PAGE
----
Other authors also demonstrated that the epoxy resin covering the fibers can be selectively dissolved by the action of oxidizing solutions, namely hydrogen peroxide and hydrofluoric acid.[14,15] These findings were confirmed microscopically when 4% hydrofluoric acid was used for conditioning methacrylate-based fiber posts where selective dissolution of the glass component of the fiber post produced an irregular pattern of microspaces that facilitated the penetration of the composite.[23,24] Some authors are also mentioning the use of procedures for treatment with hydrofluoric acid to be aggressive. However, these techniques can affect the integrity of the fiber post, and microscopic analysis has revealed an uneven removal of the epoxy resin matrix.[17] Despite fewer disadvantages still in the current study, good bond strength was achieved by Group C when compared to Group D, respectively [Table 2].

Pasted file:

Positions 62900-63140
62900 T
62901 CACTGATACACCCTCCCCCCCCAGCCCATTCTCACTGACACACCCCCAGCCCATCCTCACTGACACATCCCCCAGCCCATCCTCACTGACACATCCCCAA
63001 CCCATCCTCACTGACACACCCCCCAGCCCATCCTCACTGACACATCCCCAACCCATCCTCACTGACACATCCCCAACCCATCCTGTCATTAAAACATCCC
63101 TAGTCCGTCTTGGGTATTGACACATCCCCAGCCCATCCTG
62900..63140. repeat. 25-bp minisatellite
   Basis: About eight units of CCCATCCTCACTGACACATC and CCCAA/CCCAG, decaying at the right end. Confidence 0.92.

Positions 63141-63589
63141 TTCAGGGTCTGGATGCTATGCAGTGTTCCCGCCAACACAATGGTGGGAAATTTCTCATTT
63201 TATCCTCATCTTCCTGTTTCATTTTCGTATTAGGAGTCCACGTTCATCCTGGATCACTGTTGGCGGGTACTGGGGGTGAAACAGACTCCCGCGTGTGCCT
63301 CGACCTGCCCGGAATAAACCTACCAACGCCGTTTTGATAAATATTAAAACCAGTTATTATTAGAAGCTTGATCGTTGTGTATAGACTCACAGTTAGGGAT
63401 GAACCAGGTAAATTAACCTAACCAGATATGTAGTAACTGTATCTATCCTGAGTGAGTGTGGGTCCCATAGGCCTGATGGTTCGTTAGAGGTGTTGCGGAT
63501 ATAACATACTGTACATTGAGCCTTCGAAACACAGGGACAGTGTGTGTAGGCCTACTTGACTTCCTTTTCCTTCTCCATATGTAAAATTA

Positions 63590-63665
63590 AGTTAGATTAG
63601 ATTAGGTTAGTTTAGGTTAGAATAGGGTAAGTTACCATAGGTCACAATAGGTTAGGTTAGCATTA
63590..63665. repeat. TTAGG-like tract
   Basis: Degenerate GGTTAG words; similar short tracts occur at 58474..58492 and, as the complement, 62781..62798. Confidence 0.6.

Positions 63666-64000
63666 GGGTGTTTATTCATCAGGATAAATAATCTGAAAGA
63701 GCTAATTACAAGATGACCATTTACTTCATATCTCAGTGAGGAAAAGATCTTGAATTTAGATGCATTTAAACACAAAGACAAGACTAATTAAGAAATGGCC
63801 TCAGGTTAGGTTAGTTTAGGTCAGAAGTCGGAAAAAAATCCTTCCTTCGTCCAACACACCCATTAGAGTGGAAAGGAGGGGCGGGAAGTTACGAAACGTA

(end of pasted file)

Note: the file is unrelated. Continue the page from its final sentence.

Hydrogen peroxide, on the contrary, is a considerably milder technique because the exposed quartz fibers remain smooth and leave the underlying epoxy resin matrix intact after the etching procedures.[15,16,24] Hence, the results obtained for Group D showed lowest bond strength values among the other groups (P < 0.001) [Table 2]. Other microscopic investigations also revealed the removal of the superficial layer of epoxy resin that exposed a less surface area for quartz fibers.[14,25]

Conclusion

The present in vitro study demonstrated enhanced bond strength at the post/adhesive interface using 20% Vol. KMnO4 followed by silanization when compared with other experimental groups, respectively. Although this outcome was positive, the study demonstrated some limitations such as the absence of scanning electron microscope to characterize the failure patterns of the bonding surface and the lack of specimen aging. In addition, assessment of long-term durability and for improved simulation of the in vivo environment could have been applied. It would also be of interest to analyze other types of fiber posts and to compare their performances.

Financial support and sponsorship

Nil.

Conflicts of interest

There are no conflicts of interest.